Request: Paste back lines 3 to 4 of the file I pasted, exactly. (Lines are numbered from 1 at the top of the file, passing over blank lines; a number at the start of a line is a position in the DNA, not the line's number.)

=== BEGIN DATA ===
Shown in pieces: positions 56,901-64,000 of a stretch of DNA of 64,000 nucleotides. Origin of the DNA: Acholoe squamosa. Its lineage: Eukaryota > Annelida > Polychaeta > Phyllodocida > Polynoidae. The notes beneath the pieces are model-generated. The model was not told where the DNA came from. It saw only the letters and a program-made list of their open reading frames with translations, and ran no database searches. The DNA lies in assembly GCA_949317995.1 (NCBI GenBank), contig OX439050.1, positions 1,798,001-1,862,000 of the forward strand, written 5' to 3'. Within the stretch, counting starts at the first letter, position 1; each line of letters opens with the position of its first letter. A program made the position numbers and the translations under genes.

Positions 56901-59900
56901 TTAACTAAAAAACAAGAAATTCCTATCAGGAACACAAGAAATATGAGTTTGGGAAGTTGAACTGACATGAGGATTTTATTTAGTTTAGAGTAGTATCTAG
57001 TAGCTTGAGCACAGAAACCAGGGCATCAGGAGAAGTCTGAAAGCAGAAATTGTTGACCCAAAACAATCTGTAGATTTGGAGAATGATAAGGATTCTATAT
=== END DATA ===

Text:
56901 TTAACTAAAAAACAAGAAATTCCTATCAGGAACACAAGAAATATGAGTTTGGGAAGTTGAACTGACATGAGGATTTTATTTAGTTTAGAGTAGTATCTAG
57001 TAGCTTGAGCACAGAAACCAGGGCATCAGGAGAAGTCTGAAAGCAGAAATTGTTGACCCAAAACAATCTGTAGATTTGGAGAATGATAAGGATTCTATAT